Interview: “This is a golden opportunity for the development of sustainable hydropower in Africa”

This is an exclusive interview with Anton-Louis Olivier, managing director, REH Group; Board Member for Africa of the International Hydropower Association and speaker at the upcoming African Utility Week and POWERGEN Africa.

In 2017, REH Group also won an AUW Industry Award for the top Small-Scale Sustainable Energy Project (under 5 MW) for its Stortemelk Hydro scheme in the Free State, South Africa.

Let’s start with some background on REH Group.
The Renewable Energy Holdings (REH) Group comprises a number of individual companies which includes three small hydro IPPs (11 MW in total) as well as a project development and management company (REH Project Development) and an operation and maintenance contractor (REH Operations & Maintenance). REH is one of the leaders in the sector in South Africa and is also well-advanced in developing a five-project, 70-MW hydro portfolio for New Africa Power (Mauritius) in Zambia.  What distinguishes REH from many other players in the sector is our experience (our first project achieved commercial operation in 2009 already) and our technical focus in a market where most players have a more financial focus.

Any particular success stories that you are particularly proud of having been involved in?
The 4-MW Stortemelk Hydro project which achieved commercial operation in 2016 is our flagship project. Developed under the South Africa government’s IPP program, the project is 100% commercially funded. It has set a number of benchmarks for small hydro in Southern Africa in terms of design innovations, efficiency and availability and performance. Uniquely the project has also been honored by awards from the Institute of Architects of South Africa, the African Utility Week Industry Award for small-scale renewable energy and the Engineering Council of South Africa (ECSA).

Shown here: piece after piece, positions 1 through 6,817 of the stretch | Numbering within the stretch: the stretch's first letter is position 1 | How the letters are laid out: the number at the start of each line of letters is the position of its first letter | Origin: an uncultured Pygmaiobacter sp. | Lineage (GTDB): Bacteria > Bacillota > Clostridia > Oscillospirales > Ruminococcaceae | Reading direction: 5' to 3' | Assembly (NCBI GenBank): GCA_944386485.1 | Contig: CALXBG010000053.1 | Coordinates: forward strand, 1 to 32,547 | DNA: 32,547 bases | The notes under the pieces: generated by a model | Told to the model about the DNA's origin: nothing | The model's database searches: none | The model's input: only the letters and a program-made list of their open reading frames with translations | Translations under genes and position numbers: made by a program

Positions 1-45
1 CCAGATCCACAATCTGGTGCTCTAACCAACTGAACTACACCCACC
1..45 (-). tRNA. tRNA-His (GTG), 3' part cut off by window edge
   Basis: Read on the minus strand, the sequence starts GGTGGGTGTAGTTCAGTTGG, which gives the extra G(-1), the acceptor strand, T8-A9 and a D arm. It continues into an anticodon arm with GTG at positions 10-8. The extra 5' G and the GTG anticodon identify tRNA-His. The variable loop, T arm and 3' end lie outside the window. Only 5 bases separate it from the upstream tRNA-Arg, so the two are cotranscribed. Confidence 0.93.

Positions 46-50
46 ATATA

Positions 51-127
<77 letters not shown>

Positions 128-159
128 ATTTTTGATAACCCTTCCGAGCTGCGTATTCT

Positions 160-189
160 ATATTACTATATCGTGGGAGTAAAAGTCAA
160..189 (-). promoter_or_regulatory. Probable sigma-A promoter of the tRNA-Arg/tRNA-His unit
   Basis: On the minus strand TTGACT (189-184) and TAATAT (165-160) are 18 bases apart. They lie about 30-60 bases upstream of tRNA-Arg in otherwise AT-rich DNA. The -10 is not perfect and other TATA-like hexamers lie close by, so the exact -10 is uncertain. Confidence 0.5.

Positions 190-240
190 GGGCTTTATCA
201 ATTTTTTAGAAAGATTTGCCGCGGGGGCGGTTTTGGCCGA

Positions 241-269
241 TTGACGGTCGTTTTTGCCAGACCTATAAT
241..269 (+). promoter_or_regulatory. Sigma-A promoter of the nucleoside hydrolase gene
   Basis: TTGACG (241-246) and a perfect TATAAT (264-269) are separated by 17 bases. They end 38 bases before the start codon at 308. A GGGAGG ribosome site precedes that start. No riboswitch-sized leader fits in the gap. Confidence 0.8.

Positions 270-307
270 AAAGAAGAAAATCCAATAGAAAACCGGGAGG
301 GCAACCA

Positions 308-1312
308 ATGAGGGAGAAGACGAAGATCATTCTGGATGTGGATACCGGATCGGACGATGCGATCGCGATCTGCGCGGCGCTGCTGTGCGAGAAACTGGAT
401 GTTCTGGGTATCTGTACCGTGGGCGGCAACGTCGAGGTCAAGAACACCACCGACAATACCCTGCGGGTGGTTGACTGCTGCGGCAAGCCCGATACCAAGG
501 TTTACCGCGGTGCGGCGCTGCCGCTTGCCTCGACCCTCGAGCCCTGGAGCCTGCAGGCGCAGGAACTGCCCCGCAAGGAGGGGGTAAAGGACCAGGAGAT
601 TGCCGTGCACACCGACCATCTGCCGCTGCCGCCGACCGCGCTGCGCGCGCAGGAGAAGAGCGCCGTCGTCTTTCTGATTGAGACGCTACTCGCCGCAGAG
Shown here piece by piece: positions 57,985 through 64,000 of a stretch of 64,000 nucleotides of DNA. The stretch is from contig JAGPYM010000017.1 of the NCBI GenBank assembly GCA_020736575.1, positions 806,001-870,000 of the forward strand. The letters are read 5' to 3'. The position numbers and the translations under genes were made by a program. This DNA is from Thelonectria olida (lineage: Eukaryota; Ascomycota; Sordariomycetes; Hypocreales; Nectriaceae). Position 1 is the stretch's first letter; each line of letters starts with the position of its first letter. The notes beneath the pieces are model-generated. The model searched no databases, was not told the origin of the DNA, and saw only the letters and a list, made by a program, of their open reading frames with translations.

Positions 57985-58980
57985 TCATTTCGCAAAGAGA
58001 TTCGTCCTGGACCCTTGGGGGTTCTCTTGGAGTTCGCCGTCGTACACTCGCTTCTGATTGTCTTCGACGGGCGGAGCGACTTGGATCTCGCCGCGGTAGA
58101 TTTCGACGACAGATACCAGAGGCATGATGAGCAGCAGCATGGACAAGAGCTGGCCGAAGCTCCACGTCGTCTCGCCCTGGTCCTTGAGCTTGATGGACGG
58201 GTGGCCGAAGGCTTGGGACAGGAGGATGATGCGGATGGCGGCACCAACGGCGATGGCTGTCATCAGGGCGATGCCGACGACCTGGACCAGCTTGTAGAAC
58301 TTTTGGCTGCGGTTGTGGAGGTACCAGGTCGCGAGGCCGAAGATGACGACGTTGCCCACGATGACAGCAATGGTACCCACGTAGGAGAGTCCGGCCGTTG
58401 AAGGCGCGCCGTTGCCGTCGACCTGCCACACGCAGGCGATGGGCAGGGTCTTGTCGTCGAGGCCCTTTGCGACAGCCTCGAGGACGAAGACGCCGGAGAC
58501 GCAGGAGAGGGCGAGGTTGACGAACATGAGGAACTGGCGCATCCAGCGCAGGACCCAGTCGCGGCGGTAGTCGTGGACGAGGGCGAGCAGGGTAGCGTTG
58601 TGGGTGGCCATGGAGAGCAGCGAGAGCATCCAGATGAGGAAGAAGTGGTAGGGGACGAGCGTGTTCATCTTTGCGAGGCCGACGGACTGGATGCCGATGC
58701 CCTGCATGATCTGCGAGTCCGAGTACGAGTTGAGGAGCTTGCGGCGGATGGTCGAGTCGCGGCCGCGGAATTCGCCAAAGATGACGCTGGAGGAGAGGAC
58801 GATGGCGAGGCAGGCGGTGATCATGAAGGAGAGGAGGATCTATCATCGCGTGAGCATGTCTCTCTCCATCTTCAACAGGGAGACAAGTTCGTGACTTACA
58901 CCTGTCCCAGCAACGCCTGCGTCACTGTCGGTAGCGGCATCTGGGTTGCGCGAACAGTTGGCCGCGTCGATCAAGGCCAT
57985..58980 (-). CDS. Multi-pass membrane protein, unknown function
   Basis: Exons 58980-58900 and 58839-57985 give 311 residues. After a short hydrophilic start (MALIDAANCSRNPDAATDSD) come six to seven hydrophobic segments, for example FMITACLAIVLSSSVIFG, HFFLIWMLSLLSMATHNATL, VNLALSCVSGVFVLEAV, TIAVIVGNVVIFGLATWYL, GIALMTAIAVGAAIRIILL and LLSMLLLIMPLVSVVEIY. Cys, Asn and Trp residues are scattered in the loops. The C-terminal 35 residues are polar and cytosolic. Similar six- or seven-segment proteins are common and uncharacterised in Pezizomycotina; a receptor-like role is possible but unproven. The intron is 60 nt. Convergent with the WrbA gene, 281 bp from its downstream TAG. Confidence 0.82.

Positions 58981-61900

Which current projects are you able to discuss?
REH is contracted by New Africa Power (Mauritius) to develop a five-project 70-MW portfolio of hydro power plants in Zambia. These projects are prepared for qualification under the KfW (German) GETFiT program. This is a significant step for us and it is exciting to have been able to move beyond South Africa, take a step up in scale and to drive the innovation around our third generation of hydro IPPs.

How important is hydroelectric power for the energy mix in South Africa?
Large hydro is continuing to play a big role in power generation in Africa. On the one hand we see a resurgence of large hydros with storage developed by national governments in Ethiopia, Nigeria and Cameroon, and on the other hand there is a growing number of small-scale hydro IPPs. Although small and run-of-river hydros cannot compete on a pure tariff basis with solar PV IPPs, hydro is a much more predictable generator and is therefore more suitable to support weak rural grids.

How important is African Utility Week on the energy event calendar?
African Utility Week is the main information and networking event for us in Cape Town. It attracts top-level speakers and delegates and has a large trade exhibition as well.

At the upcoming African Utility Week and POWERGEN Africa, you are part of the Energy Revolution Africa track in a discussion on “Guide to developing a small hydro plant”. Can you give us a sneak preview of what your message will be at the event?
There is a marked increase in the urgency of decarbonizing the global power sector. More and more banks and investors have stopped financing coal and in some cases all fossil fuels for power projects. There is also a recognition that this decarbonized power sector cannot be achieved with solar and wind power alone. You need hydropower as well. And this is not just large hydro, but also pumped storage hydro and small hydro.  In Africa the hydropower resource is still largely under developed, which means that there are still lots of technically good sites available. This is therefore a golden opportunity for the development of sustainable hydropower in Africa.

This article was originally published on the African Utility Week website and is reprinted here with permission.

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